Nissan Let The Fans Down

The 370Z looks wistfully into the distance, alone, wondering what the hell it’s doing
Photo: Nissan

Nissan is using this New York Auto Show to celebrate its performance heritage and highlight 50th anniversaries for two of its most important cars: the Z and the GT-R. With nearly any other automaker, this would be a nice gesture to the enthusiast faithful who still care about sporty cars in a world of semi-autonomous hybrid three-row crossovers. Instead, for Nissan, it turned into an unintentionally massive self-own, and one that has that faithful wondering this: What have you done for us lately?

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Simply put, the Z and GT-R are old. Both have been on the market more than a decade and feel less relevant than ever. Instead of all-new versions of both ready to do battle with the most modern sports cars, which Nissan fans clearly want, what we got were enhancements to one already very fast, very expensive car and a fancy paint scheme for another. And it speaks to one of Nissan’s biggest problems at the moment: What is this brand and who is it for anymore?

Yesterday, I was adamant that the 50th Anniversary 370Z was a good-looking design. I still am, to be sure. If I were to buy a brand new 370Z right now, I would absolutely want it to have badass throwback red and white BRE livery. That car will be a major crowd-pleaser at Litwood in a couple decades.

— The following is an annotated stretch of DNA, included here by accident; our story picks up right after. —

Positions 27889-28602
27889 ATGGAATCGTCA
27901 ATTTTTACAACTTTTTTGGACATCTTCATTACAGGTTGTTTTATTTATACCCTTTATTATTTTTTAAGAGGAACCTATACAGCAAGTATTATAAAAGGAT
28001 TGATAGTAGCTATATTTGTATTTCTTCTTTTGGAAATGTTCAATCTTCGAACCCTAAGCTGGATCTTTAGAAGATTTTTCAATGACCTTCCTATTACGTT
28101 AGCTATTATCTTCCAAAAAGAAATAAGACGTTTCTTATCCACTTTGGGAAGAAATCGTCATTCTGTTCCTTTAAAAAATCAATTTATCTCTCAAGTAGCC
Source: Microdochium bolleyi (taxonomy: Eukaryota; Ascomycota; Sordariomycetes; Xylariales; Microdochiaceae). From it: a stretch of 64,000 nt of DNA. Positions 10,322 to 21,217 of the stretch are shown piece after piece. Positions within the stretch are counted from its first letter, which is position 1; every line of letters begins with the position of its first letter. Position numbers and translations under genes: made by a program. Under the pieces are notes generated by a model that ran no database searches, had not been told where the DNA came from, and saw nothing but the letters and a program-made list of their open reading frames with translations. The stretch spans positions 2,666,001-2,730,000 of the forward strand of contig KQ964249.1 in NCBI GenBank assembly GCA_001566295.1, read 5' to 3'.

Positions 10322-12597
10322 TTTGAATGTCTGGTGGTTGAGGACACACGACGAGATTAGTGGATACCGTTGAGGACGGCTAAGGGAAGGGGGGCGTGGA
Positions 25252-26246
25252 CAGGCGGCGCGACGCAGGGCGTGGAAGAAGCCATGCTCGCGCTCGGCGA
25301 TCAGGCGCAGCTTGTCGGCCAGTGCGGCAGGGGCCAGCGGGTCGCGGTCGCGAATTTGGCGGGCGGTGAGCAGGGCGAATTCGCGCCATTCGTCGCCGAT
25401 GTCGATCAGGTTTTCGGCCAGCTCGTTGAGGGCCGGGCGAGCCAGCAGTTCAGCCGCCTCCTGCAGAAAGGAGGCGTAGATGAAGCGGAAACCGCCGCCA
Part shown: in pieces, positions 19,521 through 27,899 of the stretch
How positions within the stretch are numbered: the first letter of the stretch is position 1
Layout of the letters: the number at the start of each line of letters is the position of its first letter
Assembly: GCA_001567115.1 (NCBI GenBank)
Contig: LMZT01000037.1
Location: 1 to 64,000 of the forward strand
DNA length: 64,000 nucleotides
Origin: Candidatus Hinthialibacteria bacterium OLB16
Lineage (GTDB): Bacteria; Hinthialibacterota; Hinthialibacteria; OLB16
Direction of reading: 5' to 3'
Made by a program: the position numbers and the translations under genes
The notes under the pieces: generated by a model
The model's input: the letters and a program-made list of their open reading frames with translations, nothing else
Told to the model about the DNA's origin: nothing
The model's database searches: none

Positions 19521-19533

Problem is, there’s zero reasons to buy a brand new 370Z. Literally zero. You may find joy in its design, or its beefy naturally aspirated V6, or its manual gearbox, or the fact that having been in production since 2009 there are many old-school aspects to it that you’ll find appealing in today’s tech-laden world.

(I’d argue enthusiasts can’t have it both ways, bemoaning how old the 370Z is and complaining about how overly complicated and infotainment-screen’d new cars are, but that’s an argument for another day.)

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So if that’s the case and you do want a 370Z, buy used. Period, end of story. Save yourself several thousand dollars and get a pre-owned 2012 or 2016 or even 2018 model. And there’s certainly a case for the Z on the used lot! Where else are you going to get a rear-wheel drive, Japanese sports car with a manual and north of 300 horsepower?

But you do not need to spend $31,000, at a minimum, for this car in 2019, and no amount of stripes and Alcantara will change that.